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Why do we need a model text?

Teachers often ask this question.

This page revisits what a model text is, how we use it and why we use it.

What is a model text?

A model text is an example of exactly what the students have to write. It's an answer, an exemplar, a mentor text that has the exact language features that we want students to write.

Here's an example from PDHPE in Year 8. It's a description of a skill for positive and respectful relationships. The model text is a paragraph, which has four phases:

  1. Identify the skill

  2. Define

  3. What happens if the skill is not present?

  4. Benefits of the skill.

A model text includes the text AND the annotation that students will do, to show they understand what is in the text and how it works (the language features). In the example above, the language features identified are:

  • the phases of the paragraph

  • underlining of the name of the skill (effective communication)

  • highlighting the word 'means' which indicates a definition is coming.

The model text provides the highest level of student support for scaffolding literacy. It is the "I do" phase of the pedagogy. The "I do" does not mean: "Watch me while I do it". It means: "Here's one I prepared earlier (and let's see how it works)."

How do we use a model text?

A model text is used as part of the teaching and learning cycle for literacy. It is not used on its own. Instead, it is part of a teaching sequence that scaffolds literacy learning for students. The process of modelling the text follows these four steps:

By the way, in Step 3, the genre means the text type, which in the PDHPE example is a description.

What happens next after the model text?

After the model text, students work in groups to write a similar text. For example, students write a paragraph about another skill in positive relationships such as active listening. They follow the same paragraph phases:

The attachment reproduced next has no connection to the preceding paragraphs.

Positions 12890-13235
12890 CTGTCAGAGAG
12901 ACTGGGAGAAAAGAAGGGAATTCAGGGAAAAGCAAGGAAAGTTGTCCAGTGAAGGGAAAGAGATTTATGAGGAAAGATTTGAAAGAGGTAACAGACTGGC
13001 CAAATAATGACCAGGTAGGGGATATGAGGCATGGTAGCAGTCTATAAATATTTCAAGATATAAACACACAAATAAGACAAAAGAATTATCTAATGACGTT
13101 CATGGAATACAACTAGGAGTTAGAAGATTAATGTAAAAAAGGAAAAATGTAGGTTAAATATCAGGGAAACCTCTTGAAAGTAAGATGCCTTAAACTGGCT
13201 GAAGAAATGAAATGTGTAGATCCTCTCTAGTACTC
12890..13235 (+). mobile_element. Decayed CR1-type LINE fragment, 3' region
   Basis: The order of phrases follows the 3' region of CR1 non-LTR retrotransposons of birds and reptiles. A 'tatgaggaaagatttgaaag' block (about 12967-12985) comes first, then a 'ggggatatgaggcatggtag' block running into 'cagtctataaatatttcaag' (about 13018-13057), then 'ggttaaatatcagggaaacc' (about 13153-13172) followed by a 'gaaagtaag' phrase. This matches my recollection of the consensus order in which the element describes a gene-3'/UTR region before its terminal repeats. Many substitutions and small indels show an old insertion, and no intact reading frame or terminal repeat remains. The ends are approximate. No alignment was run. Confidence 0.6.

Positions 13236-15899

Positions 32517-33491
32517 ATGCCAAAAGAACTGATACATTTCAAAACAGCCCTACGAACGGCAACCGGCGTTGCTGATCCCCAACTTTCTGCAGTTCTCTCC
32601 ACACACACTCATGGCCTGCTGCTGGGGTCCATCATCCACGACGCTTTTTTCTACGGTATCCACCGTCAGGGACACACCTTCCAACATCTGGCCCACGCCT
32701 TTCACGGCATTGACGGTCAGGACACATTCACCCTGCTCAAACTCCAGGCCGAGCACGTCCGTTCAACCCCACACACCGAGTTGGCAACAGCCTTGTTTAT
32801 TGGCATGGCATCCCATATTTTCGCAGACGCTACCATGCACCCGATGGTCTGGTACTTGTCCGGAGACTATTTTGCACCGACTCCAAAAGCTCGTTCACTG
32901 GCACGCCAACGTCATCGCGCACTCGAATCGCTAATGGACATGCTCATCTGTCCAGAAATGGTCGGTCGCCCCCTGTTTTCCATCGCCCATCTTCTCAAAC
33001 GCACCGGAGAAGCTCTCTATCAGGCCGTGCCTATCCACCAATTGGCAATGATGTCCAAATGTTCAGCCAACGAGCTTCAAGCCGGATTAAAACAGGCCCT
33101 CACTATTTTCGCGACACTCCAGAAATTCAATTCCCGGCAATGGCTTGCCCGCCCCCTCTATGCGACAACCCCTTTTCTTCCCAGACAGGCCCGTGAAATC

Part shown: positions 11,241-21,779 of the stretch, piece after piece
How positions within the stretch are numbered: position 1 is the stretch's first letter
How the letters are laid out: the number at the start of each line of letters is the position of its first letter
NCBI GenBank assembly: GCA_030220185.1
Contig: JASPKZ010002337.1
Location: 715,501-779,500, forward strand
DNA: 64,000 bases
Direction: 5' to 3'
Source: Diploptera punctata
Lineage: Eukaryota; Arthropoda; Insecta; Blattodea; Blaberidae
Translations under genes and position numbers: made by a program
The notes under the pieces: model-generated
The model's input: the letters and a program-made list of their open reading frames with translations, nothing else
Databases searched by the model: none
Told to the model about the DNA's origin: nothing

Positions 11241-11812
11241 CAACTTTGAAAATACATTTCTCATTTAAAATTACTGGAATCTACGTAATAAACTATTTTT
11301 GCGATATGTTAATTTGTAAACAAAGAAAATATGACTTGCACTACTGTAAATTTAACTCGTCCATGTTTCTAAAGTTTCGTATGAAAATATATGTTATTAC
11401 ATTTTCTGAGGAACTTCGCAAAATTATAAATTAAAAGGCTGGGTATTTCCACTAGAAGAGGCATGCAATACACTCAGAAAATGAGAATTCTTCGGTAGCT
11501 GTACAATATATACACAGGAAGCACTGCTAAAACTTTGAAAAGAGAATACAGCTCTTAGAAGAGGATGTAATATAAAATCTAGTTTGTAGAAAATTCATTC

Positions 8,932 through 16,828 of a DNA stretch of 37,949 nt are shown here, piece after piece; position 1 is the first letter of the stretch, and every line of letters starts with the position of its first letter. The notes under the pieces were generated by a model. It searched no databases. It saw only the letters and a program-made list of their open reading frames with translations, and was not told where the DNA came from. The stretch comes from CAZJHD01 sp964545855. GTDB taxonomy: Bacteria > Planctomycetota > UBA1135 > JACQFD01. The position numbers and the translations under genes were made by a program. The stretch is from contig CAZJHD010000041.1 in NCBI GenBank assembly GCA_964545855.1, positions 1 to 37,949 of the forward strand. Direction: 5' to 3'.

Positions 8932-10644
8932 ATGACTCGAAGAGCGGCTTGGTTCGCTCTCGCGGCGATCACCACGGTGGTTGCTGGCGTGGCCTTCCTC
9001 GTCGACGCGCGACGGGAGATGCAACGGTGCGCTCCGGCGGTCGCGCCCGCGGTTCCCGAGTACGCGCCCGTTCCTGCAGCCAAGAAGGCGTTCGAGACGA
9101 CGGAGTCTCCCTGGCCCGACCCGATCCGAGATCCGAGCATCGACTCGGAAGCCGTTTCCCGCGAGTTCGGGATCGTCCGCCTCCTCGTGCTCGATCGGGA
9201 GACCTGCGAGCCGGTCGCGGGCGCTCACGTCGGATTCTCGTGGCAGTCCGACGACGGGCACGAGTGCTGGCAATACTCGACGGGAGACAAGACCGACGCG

1. Identify the skill

  2. Define

  3. What happens if the skill is not present?

  4. Benefits of the skill.

Then student write a third paragraph independently about a third skill (e.g. open body language).

Why do we need a model text?

1. A model text makes writing easier for students because they don't have to guess what's in the teacher's head. They can see an actual example of a text first and they learn how it works.
2. A model text is part of proven pedagogy that improves literacy achievement. The pedagogy is the Scaffolding Teaching and Learning Cycle (I do, We do, You do).
3. When teachers write a model text, this helps teachers to focus on exactly what they expect from students ... and then they are more likely to get it.

This website contains more detail about:

the Teaching and Learning Cycle

the approach to literacy and language learning

genres in secondary schools.


Rose, D., & Martin, J. R. (2012). Learning to write, reading to learn. Genre, knowledge and pedagogy in the Sydney School. Sheffield & Bristol: Equinox Publishing Ltd.

Rothery, J. (1994). Exploring literacy in school English. Sydney: Metropolitan East Disadvantaged School Program.

To reference this blog, please cite:

Weekes, T. (2023, March 15). Why do we need a model text? [Blog post]. Retrieved from:

If you have more questions, please get in touch:


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